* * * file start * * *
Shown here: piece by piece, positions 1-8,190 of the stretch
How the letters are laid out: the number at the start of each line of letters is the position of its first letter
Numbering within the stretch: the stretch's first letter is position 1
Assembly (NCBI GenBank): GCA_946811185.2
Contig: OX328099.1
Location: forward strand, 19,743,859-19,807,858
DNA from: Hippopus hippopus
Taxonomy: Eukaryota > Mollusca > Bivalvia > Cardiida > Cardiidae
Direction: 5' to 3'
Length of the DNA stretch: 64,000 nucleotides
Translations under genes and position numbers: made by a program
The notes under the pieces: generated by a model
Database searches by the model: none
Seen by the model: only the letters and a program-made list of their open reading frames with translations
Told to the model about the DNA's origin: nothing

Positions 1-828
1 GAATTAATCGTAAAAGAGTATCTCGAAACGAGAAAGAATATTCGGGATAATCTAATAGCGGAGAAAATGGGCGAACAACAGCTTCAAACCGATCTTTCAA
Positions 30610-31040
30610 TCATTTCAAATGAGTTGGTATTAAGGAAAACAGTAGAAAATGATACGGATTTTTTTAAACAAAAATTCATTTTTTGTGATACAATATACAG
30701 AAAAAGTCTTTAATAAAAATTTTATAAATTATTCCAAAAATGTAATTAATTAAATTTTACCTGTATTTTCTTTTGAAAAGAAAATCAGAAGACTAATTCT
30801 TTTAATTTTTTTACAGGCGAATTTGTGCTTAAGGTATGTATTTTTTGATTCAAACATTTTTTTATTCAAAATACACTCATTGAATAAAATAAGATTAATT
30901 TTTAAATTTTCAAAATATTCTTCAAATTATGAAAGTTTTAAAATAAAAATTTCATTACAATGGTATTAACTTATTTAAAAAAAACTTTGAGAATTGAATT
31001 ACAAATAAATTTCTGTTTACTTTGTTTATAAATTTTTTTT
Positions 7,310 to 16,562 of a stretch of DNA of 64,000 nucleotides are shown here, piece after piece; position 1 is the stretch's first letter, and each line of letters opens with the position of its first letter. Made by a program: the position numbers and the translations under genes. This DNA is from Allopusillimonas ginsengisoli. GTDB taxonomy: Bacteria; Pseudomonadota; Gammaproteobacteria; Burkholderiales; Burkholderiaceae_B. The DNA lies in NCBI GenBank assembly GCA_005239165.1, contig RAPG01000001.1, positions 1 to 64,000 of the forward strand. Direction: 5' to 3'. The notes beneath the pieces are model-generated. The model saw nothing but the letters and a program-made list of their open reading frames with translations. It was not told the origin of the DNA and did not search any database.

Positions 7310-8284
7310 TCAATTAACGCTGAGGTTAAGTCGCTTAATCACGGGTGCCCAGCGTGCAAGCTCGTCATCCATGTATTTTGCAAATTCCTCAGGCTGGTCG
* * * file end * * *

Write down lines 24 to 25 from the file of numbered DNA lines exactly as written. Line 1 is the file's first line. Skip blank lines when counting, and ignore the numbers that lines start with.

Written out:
Positions 7,310 to 16,562 of a stretch of DNA of 64,000 nucleotides are shown here, piece after piece; position 1 is the stretch's first letter, and each line of letters opens with the position of its first letter. Made by a program: the position numbers and the translations under genes. This DNA is from Allopusillimonas ginsengisoli. GTDB taxonomy: Bacteria; Pseudomonadota; Gammaproteobacteria; Burkholderiales; Burkholderiaceae_B. The DNA lies in NCBI GenBank assembly GCA_005239165.1, contig RAPG01000001.1, positions 1 to 64,000 of the forward strand. Direction: 5' to 3'. The notes beneath the pieces are model-generated. The model saw nothing but the letters and a program-made list of their open reading frames with translations. It was not told the origin of the DNA and did not search any database.

Positions 7310-8284